Last Saturday, while the country commemorated the 176th year of the signing of the Treaty of Waitangi, our boy started boarding school.
It’s purely a coincidence that the pōwhiri for new students at Hato Pāora College in Feilding fell on the same day as our national holiday but, as a descendant of one of those early signatories to the Treaty, the great Ngāti Hine chief Te Ruki Kawiti, it seemed fitting to me.
Kawiti is our son Cormac’s middle name. We chose it to tie him to his whakapapa — and because the stories I had heard about Kawiti left a lasting impression on me. He was a strong and visionary leader, highly intelligent and respected by both his friends and enemies. He had a reputation as a peacemaker, but he didn’t suffer fools. The battle of Ruapekapeka, with its intricate maze of tunnels and trenches, is a testament to his military genius.
Kawiti was also outspoken politically. He was fiercely opposed to the Treaty and warned that it would compromise Māori sovereignty and lead to the loss of Māori land. So he was pretty wise, too.
Despite Kawiti’s opposition, however, he did eventually sign the Treaty. In fact, his name appears first on the document, above Hone Heke’s. There are different explanations for Kawiti’s turnaround. Some say he was pressured by his people into signing, and did so with great reluctance. Some say that with the declining population of Māori, he saw the writing on the wall.
While we can never really know what Kawiti was thinking, I like to imagine that whatever his reservations, when he signed the Treaty of Waitangi, he had great hope for the future.
We carried the same hope last weekend, as we packed our car with all the worldly possessions of our 13-year-old boy and made the journey to Hato Pāora.
I prepared for the impending farewell like any normal mother. I looked in the mirror and had stern words with myself about not causing a scene. I avoided thinking about the six weeks until we would next see him, and the five years of boarding school looming on the horizon like a mountain. I stuffed a wad of tissues up my sleeve and donned black shades as if I was going to a tangi.
Yet in all my imaginings of this day, I hadn’t prepared myself for the sense of joy and celebration I would feel. As our boy took his place among the 43 other new students in crisp, white shirts and too-big blazers, my fears for him didn’t so much dissipate as transform into pride.
The decision to send Cormac to boarding school wasn’t easy. There were many factors to consider. We did our research over several months — from NCEA results to ERO reports, to long and detailed conversations with the principal, Debra Marshall-Lobb.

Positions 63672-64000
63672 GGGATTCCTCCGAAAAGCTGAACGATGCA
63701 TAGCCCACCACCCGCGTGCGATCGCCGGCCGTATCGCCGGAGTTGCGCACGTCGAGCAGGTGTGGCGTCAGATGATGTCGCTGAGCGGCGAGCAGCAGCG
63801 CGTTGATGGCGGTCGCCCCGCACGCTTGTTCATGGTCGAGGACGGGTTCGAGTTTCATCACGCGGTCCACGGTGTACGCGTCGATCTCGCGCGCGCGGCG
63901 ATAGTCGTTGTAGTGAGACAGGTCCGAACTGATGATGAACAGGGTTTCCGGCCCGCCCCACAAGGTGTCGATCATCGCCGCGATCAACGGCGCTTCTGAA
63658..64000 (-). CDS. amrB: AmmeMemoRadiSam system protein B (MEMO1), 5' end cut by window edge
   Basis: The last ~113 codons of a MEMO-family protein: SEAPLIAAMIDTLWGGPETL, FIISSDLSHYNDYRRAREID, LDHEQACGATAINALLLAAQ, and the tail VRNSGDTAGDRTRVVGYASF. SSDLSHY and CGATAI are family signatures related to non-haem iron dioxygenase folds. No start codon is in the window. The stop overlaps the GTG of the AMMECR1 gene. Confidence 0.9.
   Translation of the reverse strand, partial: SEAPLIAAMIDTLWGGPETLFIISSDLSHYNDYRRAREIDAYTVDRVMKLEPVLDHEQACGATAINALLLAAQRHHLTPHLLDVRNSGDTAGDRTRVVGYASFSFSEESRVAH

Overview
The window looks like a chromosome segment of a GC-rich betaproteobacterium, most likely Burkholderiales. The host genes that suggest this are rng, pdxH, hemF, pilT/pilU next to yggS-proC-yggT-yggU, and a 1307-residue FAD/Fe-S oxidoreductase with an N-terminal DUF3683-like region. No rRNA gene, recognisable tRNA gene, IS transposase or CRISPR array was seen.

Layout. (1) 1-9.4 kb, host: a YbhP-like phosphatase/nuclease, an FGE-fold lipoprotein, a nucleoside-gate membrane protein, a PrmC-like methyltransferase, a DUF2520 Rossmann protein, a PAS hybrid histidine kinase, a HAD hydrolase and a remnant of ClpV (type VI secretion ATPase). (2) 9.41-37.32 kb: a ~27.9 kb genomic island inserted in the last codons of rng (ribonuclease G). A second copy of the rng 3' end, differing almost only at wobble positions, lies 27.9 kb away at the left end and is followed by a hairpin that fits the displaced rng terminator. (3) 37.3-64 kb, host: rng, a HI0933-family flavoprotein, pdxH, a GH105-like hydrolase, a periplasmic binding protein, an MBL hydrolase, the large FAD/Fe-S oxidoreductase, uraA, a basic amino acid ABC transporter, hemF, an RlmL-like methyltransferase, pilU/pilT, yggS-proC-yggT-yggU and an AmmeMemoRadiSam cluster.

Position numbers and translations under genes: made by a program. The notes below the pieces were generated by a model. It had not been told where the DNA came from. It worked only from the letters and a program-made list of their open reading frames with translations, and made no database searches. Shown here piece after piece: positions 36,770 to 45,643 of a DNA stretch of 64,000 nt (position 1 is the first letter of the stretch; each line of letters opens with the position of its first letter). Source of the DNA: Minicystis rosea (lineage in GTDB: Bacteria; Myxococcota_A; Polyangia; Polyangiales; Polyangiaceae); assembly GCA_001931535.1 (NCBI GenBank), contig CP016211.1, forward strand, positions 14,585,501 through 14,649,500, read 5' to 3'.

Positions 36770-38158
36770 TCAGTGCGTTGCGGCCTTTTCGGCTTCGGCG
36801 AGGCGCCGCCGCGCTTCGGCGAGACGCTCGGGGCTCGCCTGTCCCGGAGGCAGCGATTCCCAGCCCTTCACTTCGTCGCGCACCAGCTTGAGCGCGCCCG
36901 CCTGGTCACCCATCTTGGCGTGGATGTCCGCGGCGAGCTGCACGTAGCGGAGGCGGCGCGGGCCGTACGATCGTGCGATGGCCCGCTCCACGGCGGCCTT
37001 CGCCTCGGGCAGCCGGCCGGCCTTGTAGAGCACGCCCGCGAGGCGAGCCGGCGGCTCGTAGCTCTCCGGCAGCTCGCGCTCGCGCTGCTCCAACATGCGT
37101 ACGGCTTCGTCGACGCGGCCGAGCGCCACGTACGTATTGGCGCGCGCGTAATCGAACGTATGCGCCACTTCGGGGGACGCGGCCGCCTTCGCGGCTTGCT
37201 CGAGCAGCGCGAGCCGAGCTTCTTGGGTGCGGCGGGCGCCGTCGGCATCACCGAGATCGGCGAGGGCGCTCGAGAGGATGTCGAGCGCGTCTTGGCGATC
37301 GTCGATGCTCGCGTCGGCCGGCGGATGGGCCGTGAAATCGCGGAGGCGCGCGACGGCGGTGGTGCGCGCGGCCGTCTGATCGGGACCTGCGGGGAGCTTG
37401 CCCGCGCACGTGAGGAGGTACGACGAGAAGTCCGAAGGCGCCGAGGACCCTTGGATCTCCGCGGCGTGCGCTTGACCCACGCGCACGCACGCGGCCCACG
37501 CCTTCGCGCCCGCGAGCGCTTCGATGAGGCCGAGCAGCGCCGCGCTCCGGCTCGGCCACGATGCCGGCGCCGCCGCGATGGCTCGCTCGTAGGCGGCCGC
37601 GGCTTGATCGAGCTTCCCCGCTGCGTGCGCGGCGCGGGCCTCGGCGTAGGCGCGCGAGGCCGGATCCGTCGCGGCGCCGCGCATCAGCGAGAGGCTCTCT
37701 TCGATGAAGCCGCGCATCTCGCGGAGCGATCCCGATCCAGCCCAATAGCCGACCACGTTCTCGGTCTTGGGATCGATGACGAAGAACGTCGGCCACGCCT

We listened to the views of everyone, from the knowledgeable and experienced to the opinionated and ignorant. We drew up a budget. We lost a fair bit of sleep.
What I didn’t quite appreciate until we gathered at the gates to Hato Pāora, was that, as parents and whānau, we weren’t alone. We all worry for our boys. We all want the best for them. There were more than 400 people at the pōwhiri — that’s about 10 per kid. And I wasn’t the only one among them wearing dark shades.
The whānau at Hato Pāora — and it does feel like a whānau — appreciated the significance of this day.
“You are entrusting your boys to us,” the chairman of the Trust Board, Bernard Te Paa, said during his whaikōrero. “Rest assured we will do everything in our power to look after them; to nurture them and build them up and return them to you in five years time as great men.”
Each boy was called up by name and led by two kuia, one on each arm, across the marae ātea to the waiting principal. When it was Cormac’s turn, his smile was wide and there was no hesitation in his step. I wondered what our country would be like if all our kids were made to feel this important on their first day of college.
One by one, the boys took their place as the tēina (younger brothers) behind their tuākana (older brothers). When they were settled as part of the Hato Pāora whānau, Pā Bernard smiled and told us there was a resting bay along the driveway where we could pull over and have a tangi.
In the end, though, I didn’t need it. There were no tears. Just excitement and anticipation. After the pōwhiri, Cormac hung his number 1’s on a hanger for the very first time and, while I stood outside his dorm locker wondering exactly how to say my final goodbye, he squeezed my hand and tore off to the pool for a swim with the other boys.
In that moment, I realised that he was ready — even if I wasn’t.
Some whānau have long and proud traditions at boarding school stretching back generations. At Hato Pāora, the names Tibble and Crawford and Simon appear on the commemorative boards of the wharenui year after year. When we took a tour of the school back in September, the Year 13 student showing us around pointed to the blue and red blazer on the wall and said: “That was my great-great-grandfather’s.”
There is no blazer inside the wharenui belonging to Cormac’s great-great-grandfather.
But he does have his name.
Looking back, I only had a very superficial understanding of the weight and importance that a name can carry in te ao Māori. When Cormac was born, we never expected him to fulfil the mana of Kawiti’s name. I would never have wanted to burden him with the weight of unrealistic expectations. I wanted only for him to have a connection to his whakapapa since I had grown up with every trace of mine erased.
Yet te ao Māori works in strange ways. As we drove away from Hato Pāora, it struck me that leaving home at 13 to embark on an unknown journey, with all the hopes of your whānau resting on your shoulders, as Cormac and his 43 peers have done, takes a lot of courage.
Just the kind of courage that Te Ruki Kawiti must have needed 176 years ago.
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